1. You rely on your title to communicate the argument of your essay. You should also make your argument explicit in the essay itself, preferably, when writing a research paper like this, in the form of a thesis in the opening paragraph.
2. The argument of your essay, that air pollution should be taken more seriously, relies too much on unsupported assertions or assumptions. Let's look at the following claim from your opening paragraph: "Limited amount of effort is being put into making it better for the Earth, and for living organism[s] to survive." Now the wording here is a bit awkward (the word "it" for instance has no obvious referent) but I've little doubt that you mean to claim that limited effort is being put into solving the problem of air pollution. That's a very important claim for your essay because, if you want to argue that air pollution "should be taken more seriously," you really need to demonstrate that it not being taken seriously enough right now. The essay, however, does not do that. It doesn't demonstrate the scope of existing efforts to address air pollution and so it obviously also doesn't demonstrate that those efforts are insufficient.
I chose that claim from your first paragraph as an example because it is a crucial claim for your essay, but you make claims throughout the essay that are unsupported by evidence. As a rule of thumb, only include claims whose truth you can demonstrate with supporting evidence or reasons. (An exception is made for claims that are considered common knowledge.)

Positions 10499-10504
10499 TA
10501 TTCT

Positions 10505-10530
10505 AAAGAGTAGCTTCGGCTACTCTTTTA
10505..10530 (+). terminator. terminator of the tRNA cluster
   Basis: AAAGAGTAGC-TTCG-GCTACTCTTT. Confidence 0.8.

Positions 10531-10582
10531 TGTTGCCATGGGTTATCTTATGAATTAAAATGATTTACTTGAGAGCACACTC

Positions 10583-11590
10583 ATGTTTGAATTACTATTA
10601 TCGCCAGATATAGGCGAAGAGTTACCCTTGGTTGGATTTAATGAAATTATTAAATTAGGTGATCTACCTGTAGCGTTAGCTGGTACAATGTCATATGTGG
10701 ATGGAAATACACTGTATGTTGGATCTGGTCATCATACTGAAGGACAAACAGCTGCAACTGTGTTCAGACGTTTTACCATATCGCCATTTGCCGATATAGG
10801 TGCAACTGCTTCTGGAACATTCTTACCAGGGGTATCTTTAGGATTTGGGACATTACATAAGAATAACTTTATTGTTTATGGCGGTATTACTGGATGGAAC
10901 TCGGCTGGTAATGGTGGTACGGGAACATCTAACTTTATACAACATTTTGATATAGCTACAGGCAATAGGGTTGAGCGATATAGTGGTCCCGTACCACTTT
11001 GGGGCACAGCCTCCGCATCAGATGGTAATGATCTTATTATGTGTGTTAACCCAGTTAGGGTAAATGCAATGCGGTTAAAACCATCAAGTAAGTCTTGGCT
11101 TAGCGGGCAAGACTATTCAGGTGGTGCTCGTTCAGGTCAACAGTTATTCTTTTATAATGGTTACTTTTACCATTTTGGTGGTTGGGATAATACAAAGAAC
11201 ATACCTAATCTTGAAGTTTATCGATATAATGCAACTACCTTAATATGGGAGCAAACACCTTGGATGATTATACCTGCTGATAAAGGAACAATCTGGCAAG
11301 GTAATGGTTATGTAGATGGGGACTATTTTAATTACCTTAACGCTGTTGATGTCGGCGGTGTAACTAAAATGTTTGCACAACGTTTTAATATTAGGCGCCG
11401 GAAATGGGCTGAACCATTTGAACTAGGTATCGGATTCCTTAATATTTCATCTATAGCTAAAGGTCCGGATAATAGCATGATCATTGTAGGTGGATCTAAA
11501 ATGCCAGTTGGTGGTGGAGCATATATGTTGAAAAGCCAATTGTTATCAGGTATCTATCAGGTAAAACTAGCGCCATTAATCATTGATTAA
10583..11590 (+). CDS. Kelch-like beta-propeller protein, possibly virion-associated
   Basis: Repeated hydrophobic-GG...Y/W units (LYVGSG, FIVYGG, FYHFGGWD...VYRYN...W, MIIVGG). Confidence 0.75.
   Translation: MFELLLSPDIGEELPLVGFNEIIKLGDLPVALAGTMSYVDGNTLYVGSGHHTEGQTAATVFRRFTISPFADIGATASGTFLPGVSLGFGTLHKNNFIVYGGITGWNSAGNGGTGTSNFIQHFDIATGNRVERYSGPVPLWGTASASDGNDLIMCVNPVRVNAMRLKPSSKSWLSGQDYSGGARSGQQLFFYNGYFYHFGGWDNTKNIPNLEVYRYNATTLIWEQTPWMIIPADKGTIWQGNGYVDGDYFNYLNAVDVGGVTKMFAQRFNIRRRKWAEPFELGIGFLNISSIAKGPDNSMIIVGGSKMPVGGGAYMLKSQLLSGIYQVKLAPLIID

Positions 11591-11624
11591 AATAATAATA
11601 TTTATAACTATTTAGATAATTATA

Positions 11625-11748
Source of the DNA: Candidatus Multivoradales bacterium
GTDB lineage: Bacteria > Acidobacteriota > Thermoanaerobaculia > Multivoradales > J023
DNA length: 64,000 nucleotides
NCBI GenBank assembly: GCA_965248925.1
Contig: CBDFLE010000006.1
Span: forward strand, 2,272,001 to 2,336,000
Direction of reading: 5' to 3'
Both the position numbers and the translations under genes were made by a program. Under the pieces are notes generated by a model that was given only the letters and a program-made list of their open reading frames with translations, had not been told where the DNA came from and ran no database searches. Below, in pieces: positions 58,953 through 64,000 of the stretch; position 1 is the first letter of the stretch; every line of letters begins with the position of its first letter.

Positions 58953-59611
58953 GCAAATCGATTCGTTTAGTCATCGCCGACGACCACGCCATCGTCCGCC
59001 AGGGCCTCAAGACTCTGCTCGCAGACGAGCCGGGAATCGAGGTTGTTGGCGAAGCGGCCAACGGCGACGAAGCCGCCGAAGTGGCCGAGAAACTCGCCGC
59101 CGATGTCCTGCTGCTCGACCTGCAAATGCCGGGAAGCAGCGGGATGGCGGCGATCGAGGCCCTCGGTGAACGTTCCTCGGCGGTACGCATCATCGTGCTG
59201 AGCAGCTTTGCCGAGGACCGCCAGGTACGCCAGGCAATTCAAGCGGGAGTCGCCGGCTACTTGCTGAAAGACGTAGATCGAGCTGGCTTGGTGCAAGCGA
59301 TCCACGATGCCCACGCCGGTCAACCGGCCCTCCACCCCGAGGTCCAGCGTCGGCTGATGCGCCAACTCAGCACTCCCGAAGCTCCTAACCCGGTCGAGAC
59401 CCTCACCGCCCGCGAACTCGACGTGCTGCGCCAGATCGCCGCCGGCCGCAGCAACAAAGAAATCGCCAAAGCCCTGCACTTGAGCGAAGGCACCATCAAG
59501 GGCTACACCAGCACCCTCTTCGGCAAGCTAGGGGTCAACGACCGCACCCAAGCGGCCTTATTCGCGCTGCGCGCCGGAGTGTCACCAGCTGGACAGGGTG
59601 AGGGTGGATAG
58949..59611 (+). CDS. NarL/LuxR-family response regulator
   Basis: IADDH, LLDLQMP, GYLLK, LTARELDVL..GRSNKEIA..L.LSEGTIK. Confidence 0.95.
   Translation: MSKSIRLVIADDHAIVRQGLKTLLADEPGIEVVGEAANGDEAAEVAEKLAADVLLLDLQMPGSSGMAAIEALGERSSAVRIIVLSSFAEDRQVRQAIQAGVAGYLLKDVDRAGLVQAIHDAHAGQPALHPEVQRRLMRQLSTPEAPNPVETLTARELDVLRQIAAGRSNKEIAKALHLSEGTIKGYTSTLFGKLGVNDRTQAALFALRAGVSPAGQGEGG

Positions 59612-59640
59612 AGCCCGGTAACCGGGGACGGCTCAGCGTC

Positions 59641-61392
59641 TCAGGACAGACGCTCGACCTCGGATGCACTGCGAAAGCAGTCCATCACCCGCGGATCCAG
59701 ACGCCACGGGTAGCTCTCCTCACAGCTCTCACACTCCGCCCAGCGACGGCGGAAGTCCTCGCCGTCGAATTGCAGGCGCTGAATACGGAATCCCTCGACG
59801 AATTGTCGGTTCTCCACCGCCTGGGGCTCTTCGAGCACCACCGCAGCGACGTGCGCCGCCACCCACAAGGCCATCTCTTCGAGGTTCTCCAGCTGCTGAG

3. When you do introduce evidence, you tend to use it in place of developing your own argument. You do this for instance when you cite a long passage from an American Lung Association study at the end of your penultimate paragraph. That quotation is too long and its relevance is not clear enough.. It introduces claims that are unrelated to anything else in your essay (you talk elsewhere about holes in the ozone layer but that is a completely different problem from the problem of ozone smog mentioned in the quotation). You don't introduce the quotation or explain its context or analyse it or explain its significance for your argument. Those would all be good things to do with evidence that you present in an essay like this, but the most important thing to do is to clarify exactly how the evidence you present helps to support your argument. If you offer evidence in support of the claim that our society is not doing enough to tackle air pollution, for instance, then usually you need to explain how the evidence shows that we are not doing enough.